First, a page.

Universities and colleges set their own entry requirements for higher education courses, and these vary widely depending on the subject, the specific course, and the course provider. They set the entry requirements for each course to ensure you have the right skills and knowledge to successfully complete the course. These include:
- qualifications, subjects, and exam grades – usually A levels or equivalent-level qualifications, and sometimes converted into UCAS Tariff points. Most courses will also expect you to have some pre-16 qualifications, such as GCSE English and maths, or their equivalents
- your suitability – course descriptions often mention skills, interests, or experience it’s good to have, so look out for these details because applications can be quite competitive
- an admissions test – less common, but check the course requirements to see if you’ll need to sit one. Some tests are held the year before the course start date
- an interview – if you're invited to an interview, we'll let you know via Track after you've applied, but it might be worth doing some early preparation or putting together a portfolio if required
- further requirements – it’s possible there may be health, financial, or Disclosure and Barring Service (DBS) checks, which check if you have a criminal record. This information will be set out in the course details, and we provide tips and guides to help you with these requirements
UCAS Tariff points
Some course providers use UCAS Tariff points in their entry requirements too. This is a points total achieved by converting qualifications (such as A levels) into points, making it simpler for universities and colleges to compare applicants. We provide lots of advice and useful tools to help you work out your points total.
International and EU students
Mature students (over 21)
Flexible and part-time students
Trainee teachers in Scotland
Working towards entry requirements
If you’re currently studying for the required qualifications for your course, you’ll be given conditions to meet.
Depending on the number of applicants, and the course provider's benchmarks, these conditions may occasionally change from the initial recommendations. It’s therefore a good idea to apply for courses with higher and lower requirements, so you have different options should you need them.
International and EU students
Understanding qualification, subject, and grade requirements
Many universities and colleges set a combination of entry requirements. This could be a specific qualification, subject, or grade, or a certain grade in a certain subject (or subjects) relevant to the course you’re applying for.
Some universities and colleges use UCAS Tariff points in their entry requirements. This is a points total achieved by converting qualifications such as A levels (and many others) into points, making it easier for course providers to compare applicants.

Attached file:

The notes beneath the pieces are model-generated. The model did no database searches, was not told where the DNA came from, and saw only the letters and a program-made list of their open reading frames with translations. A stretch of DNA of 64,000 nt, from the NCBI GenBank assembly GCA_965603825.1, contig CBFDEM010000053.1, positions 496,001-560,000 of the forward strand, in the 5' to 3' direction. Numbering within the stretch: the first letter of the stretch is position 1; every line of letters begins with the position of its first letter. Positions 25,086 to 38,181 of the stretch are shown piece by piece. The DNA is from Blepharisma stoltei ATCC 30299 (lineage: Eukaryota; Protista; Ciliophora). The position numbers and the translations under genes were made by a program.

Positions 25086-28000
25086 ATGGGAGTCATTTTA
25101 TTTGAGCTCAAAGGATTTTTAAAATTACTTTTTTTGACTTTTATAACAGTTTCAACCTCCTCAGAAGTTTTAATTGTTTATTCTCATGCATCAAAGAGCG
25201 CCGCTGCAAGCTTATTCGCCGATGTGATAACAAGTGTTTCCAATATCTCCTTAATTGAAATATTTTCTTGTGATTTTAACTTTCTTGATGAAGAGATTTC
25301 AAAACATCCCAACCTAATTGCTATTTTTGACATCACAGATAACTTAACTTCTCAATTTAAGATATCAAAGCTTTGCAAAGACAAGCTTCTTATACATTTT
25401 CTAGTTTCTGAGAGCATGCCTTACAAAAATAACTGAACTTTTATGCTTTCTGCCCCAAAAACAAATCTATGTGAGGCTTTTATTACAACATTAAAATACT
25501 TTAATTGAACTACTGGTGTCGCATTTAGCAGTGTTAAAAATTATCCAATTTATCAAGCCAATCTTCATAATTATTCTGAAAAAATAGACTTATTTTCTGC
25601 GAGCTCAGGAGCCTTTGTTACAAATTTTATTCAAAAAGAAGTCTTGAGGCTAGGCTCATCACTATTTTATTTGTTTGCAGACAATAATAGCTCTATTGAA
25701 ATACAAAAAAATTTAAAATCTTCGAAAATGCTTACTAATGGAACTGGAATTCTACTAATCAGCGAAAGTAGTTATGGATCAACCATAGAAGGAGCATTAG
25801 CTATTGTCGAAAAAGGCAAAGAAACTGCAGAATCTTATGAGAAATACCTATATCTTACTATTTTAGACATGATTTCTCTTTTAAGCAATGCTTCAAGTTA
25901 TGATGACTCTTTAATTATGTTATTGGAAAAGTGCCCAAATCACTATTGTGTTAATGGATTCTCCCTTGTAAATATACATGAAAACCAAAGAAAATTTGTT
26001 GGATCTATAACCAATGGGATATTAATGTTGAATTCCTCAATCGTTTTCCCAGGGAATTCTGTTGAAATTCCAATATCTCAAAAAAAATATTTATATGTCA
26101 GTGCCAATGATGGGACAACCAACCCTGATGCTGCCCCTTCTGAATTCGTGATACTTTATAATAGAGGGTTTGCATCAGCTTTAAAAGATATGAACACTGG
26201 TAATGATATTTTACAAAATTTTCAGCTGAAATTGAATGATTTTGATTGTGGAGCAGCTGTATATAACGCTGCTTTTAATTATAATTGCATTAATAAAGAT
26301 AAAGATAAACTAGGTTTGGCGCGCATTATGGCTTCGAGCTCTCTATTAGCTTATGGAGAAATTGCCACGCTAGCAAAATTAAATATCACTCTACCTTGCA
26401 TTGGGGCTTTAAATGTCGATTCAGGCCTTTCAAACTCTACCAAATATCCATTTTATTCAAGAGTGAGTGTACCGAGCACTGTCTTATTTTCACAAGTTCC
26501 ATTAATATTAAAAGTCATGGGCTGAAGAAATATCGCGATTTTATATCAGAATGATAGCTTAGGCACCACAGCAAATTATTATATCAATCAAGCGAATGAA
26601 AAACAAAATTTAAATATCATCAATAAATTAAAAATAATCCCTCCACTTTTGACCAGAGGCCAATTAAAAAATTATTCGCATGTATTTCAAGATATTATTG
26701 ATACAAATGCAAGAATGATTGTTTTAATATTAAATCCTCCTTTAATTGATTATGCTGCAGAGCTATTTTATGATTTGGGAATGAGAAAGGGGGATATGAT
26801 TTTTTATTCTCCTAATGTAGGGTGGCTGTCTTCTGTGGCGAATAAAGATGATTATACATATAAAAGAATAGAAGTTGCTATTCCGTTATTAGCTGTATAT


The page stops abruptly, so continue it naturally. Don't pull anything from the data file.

Try not to worry if you can’t meet the exact requirements, or if your qualification isn’t listed in the course description, or on the UCAS Tariff. If you have something similar, you’ll probably still be considered – just contact the course provider to check.
What if I don't have the right qualifications?
Don’t worry – if you do not have these qualifications but can show you have relevant experience, skills, and aptitudes, you may still be considered. Just ask your chosen universities and colleges whether you can meet the entry requirements in a different way.
You could get accreditation for life and work experience:
- Accreditation of prior learning (APL) is essentially credit awarded for wider learning evidenced from self-directed study, work, or training.
- Accreditation prior experiential learning (APEL) is an extension of APL that includes assessed learning gained from life and work experience.
You could take an Access to HE course
Access to HE courses are designed for adults aged 19 and over without the necessary qualifications for entry to higher education. They prepare people for university-level study, meaning you can then go on to do a degree course. Here are some key things to know about Access courses:
- They are available in many different subjects, and widely recognised as ideal preparation for higher education for students who have been outside of formal education for some time, or have few qualifications from school.
- The course results in an Access to HE Diploma, a Level 3 qualification (the same level as A levels and Scottish Highers). The course is designed to provide a good foundation in the knowledge and skills required for studying at university level, so students are confident and well prepared when they go on to higher education.
- Access to HE courses are available across England and Wales. There is an Access to HE course in Northern Ireland (and universities in Northern Ireland have their own arrangements for access courses). A different scheme for access courses operates in Scotland, through the Scottish Wider Access Programme.
- When you search for courses, you may see Access courses listed in the entry requirements, but if not, the university or college might still accept one for a mature student.
Find out more on the Access to HE website.